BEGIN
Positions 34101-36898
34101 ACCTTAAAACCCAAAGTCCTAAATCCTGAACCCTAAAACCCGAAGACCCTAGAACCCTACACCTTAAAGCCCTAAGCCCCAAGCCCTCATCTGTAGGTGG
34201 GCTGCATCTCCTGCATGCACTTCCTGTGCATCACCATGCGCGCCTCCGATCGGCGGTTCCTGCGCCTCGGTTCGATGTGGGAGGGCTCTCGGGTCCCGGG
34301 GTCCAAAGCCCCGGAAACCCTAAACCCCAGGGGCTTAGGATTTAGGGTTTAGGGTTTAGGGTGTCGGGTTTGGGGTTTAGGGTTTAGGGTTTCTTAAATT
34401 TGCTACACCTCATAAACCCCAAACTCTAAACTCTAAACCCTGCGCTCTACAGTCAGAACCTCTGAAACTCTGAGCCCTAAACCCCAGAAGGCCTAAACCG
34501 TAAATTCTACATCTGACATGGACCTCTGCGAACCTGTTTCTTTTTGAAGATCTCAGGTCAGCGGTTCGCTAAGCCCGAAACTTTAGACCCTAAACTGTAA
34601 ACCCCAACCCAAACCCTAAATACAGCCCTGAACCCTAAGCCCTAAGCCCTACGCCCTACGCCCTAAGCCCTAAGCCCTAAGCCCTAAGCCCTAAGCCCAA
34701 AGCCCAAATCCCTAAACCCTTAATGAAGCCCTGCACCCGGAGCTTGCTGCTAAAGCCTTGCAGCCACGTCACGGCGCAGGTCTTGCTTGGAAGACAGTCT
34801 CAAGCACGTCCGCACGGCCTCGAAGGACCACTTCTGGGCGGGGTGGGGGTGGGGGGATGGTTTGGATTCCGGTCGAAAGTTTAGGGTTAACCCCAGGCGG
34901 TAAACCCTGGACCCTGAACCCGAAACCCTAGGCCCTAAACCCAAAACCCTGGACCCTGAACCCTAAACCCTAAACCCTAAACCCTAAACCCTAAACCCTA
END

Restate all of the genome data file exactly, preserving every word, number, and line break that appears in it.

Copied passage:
Positions 34101-36898
34101 ACCTTAAAACCCAAAGTCCTAAATCCTGAACCCTAAAACCCGAAGACCCTAGAACCCTACACCTTAAAGCCCTAAGCCCCAAGCCCTCATCTGTAGGTGG
34201 GCTGCATCTCCTGCATGCACTTCCTGTGCATCACCATGCGCGCCTCCGATCGGCGGTTCCTGCGCCTCGGTTCGATGTGGGAGGGCTCTCGGGTCCCGGG
34301 GTCCAAAGCCCCGGAAACCCTAAACCCCAGGGGCTTAGGATTTAGGGTTTAGGGTTTAGGGTGTCGGGTTTGGGGTTTAGGGTTTAGGGTTTCTTAAATT
34401 TGCTACACCTCATAAACCCCAAACTCTAAACTCTAAACCCTGCGCTCTACAGTCAGAACCTCTGAAACTCTGAGCCCTAAACCCCAGAAGGCCTAAACCG
34501 TAAATTCTACATCTGACATGGACCTCTGCGAACCTGTTTCTTTTTGAAGATCTCAGGTCAGCGGTTCGCTAAGCCCGAAACTTTAGACCCTAAACTGTAA
34601 ACCCCAACCCAAACCCTAAATACAGCCCTGAACCCTAAGCCCTAAGCCCTACGCCCTACGCCCTAAGCCCTAAGCCCTAAGCCCTAAGCCCTAAGCCCAA
34701 AGCCCAAATCCCTAAACCCTTAATGAAGCCCTGCACCCGGAGCTTGCTGCTAAAGCCTTGCAGCCACGTCACGGCGCAGGTCTTGCTTGGAAGACAGTCT
34801 CAAGCACGTCCGCACGGCCTCGAAGGACCACTTCTGGGCGGGGTGGGGGTGGGGGGATGGTTTGGATTCCGGTCGAAAGTTTAGGGTTAACCCCAGGCGG
34901 TAAACCCTGGACCCTGAACCCGAAACCCTAGGCCCTAAACCCAAAACCCTGGACCCTGAACCCTAAACCCTAAACCCTAAACCCTAAACCCTAAACCCTA